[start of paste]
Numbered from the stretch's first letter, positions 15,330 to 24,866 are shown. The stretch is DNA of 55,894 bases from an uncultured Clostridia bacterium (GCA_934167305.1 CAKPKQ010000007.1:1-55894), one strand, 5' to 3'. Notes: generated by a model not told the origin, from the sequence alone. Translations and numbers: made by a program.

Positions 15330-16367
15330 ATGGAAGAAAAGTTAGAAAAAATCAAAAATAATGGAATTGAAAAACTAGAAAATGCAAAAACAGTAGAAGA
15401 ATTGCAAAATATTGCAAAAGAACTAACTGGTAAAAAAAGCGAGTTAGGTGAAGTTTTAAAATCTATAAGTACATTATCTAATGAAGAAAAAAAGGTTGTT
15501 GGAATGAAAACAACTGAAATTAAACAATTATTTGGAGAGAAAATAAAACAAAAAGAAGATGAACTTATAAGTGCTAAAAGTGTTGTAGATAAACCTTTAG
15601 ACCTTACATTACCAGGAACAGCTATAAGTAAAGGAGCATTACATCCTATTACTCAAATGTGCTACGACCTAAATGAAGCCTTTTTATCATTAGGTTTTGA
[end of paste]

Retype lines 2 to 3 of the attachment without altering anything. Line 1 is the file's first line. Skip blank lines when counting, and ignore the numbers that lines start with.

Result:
Positions 15330-16367
15330 ATGGAAGAAAAGTTAGAAAAAATCAAAAATAATGGAATTGAAAAACTAGAAAATGCAAAAACAGTAGAAGA